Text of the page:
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TRAI Recommends Setting Up Of Multi-Stakeholder Body For Net Neutrality

TRAI Recommends Setting Up Of Multi-Stakeholder Body For Net Neutrality

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The Telecom Regulatory Authority of India (TRAI) on Tuesday (September 22) recommended to set up a multi-stakeholder body (MSB) to ensure that internet service providers in India follow the principles of net neutrality.

The MSB will be set up as an advisory body which would have representatives and stakeholders from all telecom and internet service providers, content providers, researchers from the academic and technical community, as well as the government but Department of Telecommunications (DoT) will still have the authority to punish net neutrality violations, the regulator suggested.

It will be mandatory for the telecom companies to inform DoT as well as the multi-stakeholder body about the traffic management practices (TMPs) adopted by them to manage their networks and only after approval, the TMPs can be deployed. Also, the companies will be further asked to submit a technical description and how it will impact different services of users.

TMPs are basically techniques that internet providers use to manage how their bandwidth is used.

In August 2018, the department of telecommunications (DoT) had accepted TRAI’s November 2017 net neutrality recommendations. DoT had asked TRAI to recommend the composition, functions, role and responsibilities of the multi-stakeholder body. It had also asked the regulatory body to recommend necessary traffic management practices for consideration of the DoT.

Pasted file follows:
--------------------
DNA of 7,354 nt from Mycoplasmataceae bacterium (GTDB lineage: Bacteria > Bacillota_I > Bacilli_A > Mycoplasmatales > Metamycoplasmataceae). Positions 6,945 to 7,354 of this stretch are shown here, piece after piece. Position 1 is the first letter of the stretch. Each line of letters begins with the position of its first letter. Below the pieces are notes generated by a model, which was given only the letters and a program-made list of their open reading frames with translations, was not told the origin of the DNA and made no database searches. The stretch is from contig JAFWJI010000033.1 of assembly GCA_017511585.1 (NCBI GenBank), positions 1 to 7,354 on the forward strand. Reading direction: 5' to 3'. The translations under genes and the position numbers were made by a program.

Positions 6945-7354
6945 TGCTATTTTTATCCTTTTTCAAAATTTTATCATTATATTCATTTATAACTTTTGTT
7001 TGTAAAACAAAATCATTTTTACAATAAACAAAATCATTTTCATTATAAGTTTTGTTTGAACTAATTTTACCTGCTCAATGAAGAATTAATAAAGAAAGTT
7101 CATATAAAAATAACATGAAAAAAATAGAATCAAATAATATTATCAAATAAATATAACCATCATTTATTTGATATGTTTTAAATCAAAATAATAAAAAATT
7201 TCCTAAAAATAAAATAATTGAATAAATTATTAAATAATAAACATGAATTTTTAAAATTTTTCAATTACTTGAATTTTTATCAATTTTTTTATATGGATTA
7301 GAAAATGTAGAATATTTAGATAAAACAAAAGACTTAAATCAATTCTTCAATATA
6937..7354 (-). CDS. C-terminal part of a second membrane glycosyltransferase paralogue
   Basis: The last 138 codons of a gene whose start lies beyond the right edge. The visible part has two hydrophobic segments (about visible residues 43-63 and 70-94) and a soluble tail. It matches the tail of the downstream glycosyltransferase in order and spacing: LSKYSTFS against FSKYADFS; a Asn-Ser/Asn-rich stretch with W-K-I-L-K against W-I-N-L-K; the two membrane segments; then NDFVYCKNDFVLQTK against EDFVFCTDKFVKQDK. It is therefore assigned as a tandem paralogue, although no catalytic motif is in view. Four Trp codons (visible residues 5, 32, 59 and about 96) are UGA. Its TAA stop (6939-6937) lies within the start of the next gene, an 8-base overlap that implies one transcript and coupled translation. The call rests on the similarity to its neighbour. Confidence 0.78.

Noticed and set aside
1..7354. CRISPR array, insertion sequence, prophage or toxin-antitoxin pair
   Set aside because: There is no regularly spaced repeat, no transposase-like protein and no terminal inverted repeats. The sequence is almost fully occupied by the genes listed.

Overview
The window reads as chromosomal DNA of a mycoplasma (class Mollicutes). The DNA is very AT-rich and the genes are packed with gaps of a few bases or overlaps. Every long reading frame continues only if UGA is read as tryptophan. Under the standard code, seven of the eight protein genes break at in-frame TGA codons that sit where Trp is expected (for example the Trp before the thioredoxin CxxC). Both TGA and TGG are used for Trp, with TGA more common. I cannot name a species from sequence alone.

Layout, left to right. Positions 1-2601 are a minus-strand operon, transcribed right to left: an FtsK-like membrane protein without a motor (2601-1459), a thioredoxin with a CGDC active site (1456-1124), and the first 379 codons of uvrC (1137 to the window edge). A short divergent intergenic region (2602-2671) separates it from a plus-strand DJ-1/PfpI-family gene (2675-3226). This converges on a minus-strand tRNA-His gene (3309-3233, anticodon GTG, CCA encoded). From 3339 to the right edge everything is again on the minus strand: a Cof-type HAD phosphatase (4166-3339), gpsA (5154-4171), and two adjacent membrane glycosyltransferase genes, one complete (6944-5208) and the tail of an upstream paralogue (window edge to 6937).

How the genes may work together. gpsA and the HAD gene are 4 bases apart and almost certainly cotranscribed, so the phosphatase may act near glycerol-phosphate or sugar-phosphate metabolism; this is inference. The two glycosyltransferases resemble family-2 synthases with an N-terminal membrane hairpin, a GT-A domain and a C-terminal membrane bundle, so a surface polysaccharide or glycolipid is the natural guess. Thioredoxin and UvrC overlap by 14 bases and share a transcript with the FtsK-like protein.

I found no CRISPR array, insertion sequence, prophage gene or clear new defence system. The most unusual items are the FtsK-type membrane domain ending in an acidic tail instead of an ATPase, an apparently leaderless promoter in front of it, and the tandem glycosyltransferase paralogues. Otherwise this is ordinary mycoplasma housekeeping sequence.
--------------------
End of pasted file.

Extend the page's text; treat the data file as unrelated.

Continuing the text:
In its recommendations on net neutrality issued in November 2017, TRAI had proposed that in addition to direct monitoring and enforcement actions, there should be a “collaborative mechanism to deepen the knowledge of various stakeholders on issues relating to traffic management, implementation of exceptions, implementation of transparency measures, and other relevant aspects.”

Net Neutrality’s Importance

Net Neutrality can be basically defined as to how a mobile company should not decide who we can call and not call, similarly, an internet service provider should not be able to meddle with the sites we can access or not access. It’s the idea of considering all bits of data are equal and thus ISPs should not have the power to discriminate against certain companies or content or users. 

With the launch of Facebook Basics platform, Net Neutrality had instigated a nationwide campaign across India whose supporters had argued that Facebook’s service violated the principles of free and open internet. 

TRAI had then issued the ‘Prohibition of Discriminatory Tariffs for Data Services Regulations, 2016’  which said that no company can charge subscribers with discriminatory tariffs for data services on the basis of content. 

As per the recent TRAI report, India has a total of 665.31 Mn internet subscribers, out of which, wired internet subscribers are 21.6 Mn and wireless internet subscribers are 643.6 Mn. Also, a 2019 Google report found that on average India adds 40 Mn internet users on a Y-o-Y basis, which is among the fastest in the world. “An Indian subscriber is using an average 8GB per month mobile data usage which has reached levels of developed markets,” the report added.